My first bike was a shiny, sturdy trike with handlebar streamers. In 1961, it joined my twin’s bike and younger sister’s Radio Flyer wagon in a shipped wooden crate that followed the family during our relocation from Canada to Redding.
By the time I was a third-grader at Cypress Elementary I’d graduated to a Shasta-Lake-blue Schwinn with skinny tires that I wheeled around my neighborhood in Redding’s downtown core. I could park my bike along with other kids’ bikes outside Woolworth’s or Glover’s Toy Store where they’d wait for us until it was time to head home. Bike lock was not even in our vocabulary.
My blue Schwinn went the way of other bygone childhood things. I grew up and beyond my Buster Browns-powered Schwinn to gas-guzzling cars.
Despite my long bike separation, I retained my bike fantasies. In my fantasy, there are no cars or trucks to potentially sideswipe bicyclists. My bike fantasy looked more like one of those black-and-white photos of a 16-year-old girl riding her bike through the French countryside. A baguette periscopes from the front basket. Throw in a bottle of wine, too. (Changed my mind. She’s 21.)
In February I moved into my house in the Garden Tract, a place I adore for its huge shade trees and total Mayberryesque feeling. It’s a place with such a strong identity that its street names also boast a last name: Garden Tract. People of all ages walk and even roller blade. Proud new papas carefully push strollers as if they contain bundles of dynamite while new mamas walk gingerly beside them (welcome, adorable baby Conner!). Lots of people ride bikes in this neighborhood.
My inspiration to get a bike came during the annual Garden Tract Yard Sale, when I glanced next door at Eloise and her daughter’s wares and noticed a bike propped up among their sale items. I wandered over for a look and liked what I saw.
My Free Spirit fit nicely in the back of my Prius for its journey to Bikes Etc., the neighborhood bike shop, to replace the flat tires and do a little tune-up.
There, they guys hoisted my Free Spirit up onto a stand so they could get a better look. The said my bike was in good condition. He even pointed out a place on the bike where it said 1972.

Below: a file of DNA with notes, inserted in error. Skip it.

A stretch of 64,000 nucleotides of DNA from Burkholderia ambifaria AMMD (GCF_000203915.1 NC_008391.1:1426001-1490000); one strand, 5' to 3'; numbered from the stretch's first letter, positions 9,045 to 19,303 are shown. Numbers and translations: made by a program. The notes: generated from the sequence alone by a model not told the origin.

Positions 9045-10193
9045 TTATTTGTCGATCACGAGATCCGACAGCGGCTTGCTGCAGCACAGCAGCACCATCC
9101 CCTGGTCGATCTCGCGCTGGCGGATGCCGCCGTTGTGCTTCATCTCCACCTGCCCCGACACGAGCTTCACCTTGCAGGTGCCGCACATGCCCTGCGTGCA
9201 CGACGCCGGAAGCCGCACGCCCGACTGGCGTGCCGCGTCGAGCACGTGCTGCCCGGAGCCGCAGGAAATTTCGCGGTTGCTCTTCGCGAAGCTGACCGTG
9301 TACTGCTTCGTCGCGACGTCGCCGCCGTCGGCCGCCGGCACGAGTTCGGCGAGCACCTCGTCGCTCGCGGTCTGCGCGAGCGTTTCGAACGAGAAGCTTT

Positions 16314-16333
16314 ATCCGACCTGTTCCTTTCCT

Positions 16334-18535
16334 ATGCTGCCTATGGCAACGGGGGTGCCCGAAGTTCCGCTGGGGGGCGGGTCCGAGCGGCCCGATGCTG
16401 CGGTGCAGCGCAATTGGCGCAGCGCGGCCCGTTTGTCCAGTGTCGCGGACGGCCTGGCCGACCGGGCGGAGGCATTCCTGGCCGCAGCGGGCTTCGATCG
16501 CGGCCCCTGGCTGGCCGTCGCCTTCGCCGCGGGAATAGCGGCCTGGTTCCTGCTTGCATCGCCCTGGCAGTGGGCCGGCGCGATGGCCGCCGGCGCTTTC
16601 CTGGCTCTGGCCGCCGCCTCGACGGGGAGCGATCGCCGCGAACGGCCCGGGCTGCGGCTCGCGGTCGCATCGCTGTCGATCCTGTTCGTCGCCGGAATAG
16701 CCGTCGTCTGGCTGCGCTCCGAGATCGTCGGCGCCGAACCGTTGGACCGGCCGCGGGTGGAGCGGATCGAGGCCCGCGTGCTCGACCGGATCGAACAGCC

Gosh, I was 16 then.
My Free Spirit got new tubes and tires and was pronounced a fine bike that would ride more like a $300 bike (whatever that means). Not bad for a $10 initial investment and a $62 tune-up.
Once home, I outfitted my Free Spirit with a basket and bell. I rode up and down my Garden Tract street, and laughed when I realized that somehow I must have put the bell on wrong, because every time I went over the slightest bump the bell did this sort of shaken ding. Ding-a-ding. Ding. Ding-a ding-a-ding. I felt like I should be standing by a brass bucket passing out candy canes.
Because I’m nervous about riding my bike next to traffic, I’ll practice more in my neighborhood before I venture onto busy streets. Until then, listen for the ding of a bell, and you might see a
slightly-older than middle-aged woman riding around the Garden Tract on a bike with a basket that holds a baguette. And maybe a bottle of wine. Or two.
And if you squint hard, cock your head a little to the right and use your imagination, that woman may resemble – just for a second – a 16-year-old French girl.
A free spirit, you might say.
Click here to read more from Day 1 of A News Cafe’s “Taken By Two Wheels.”
Independent online journalist Doni Greenberg founded what’s now known as anewscafe.com in 2007 with her son, Joe Domke of the Czech Republic. Prior to 2007 Greenberg was an award-winning newspaper opinion columnist, feature and food writer recognized by the Associated Press, the California Newspaper Publishers Association and E.W. Scripps. She lives in Redding, CA.
A News Cafe, founded in Shasta County by Redding, CA journalist Doni Greenberg, is the place for people craving local Northern California news, commentary, food, arts and entertainment. Views and opinions expressed here are not necessarily those of anewscafe.com.